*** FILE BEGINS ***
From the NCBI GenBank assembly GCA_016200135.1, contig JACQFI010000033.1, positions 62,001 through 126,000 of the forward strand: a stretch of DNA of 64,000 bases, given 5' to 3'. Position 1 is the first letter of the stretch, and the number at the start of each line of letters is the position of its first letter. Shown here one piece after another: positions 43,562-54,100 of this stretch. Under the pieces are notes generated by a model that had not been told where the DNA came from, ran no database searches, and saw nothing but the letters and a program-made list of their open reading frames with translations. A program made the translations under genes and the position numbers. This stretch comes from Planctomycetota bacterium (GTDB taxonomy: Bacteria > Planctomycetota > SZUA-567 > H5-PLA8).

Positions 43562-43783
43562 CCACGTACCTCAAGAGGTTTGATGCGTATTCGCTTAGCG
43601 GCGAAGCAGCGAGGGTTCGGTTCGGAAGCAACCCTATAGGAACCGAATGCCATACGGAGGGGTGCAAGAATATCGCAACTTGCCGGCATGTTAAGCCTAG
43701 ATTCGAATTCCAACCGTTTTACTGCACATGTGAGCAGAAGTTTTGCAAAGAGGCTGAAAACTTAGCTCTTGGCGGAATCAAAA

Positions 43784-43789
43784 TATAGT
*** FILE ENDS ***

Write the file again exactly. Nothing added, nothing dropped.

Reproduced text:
From the NCBI GenBank assembly GCA_016200135.1, contig JACQFI010000033.1, positions 62,001 through 126,000 of the forward strand: a stretch of DNA of 64,000 bases, given 5' to 3'. Position 1 is the first letter of the stretch, and the number at the start of each line of letters is the position of its first letter. Shown here one piece after another: positions 43,562-54,100 of this stretch. Under the pieces are notes generated by a model that had not been told where the DNA came from, ran no database searches, and saw nothing but the letters and a program-made list of their open reading frames with translations. A program made the translations under genes and the position numbers. This stretch comes from Planctomycetota bacterium (GTDB taxonomy: Bacteria > Planctomycetota > SZUA-567 > H5-PLA8).

Positions 43562-43783
43562 CCACGTACCTCAAGAGGTTTGATGCGTATTCGCTTAGCG
43601 GCGAAGCAGCGAGGGTTCGGTTCGGAAGCAACCCTATAGGAACCGAATGCCATACGGAGGGGTGCAAGAATATCGCAACTTGCCGGCATGTTAAGCCTAG
43701 ATTCGAATTCCAACCGTTTTACTGCACATGTGAGCAGAAGTTTTGCAAAGAGGCTGAAAACTTAGCTCTTGGCGGAATCAAAA

Positions 43784-43789
43784 TATAGT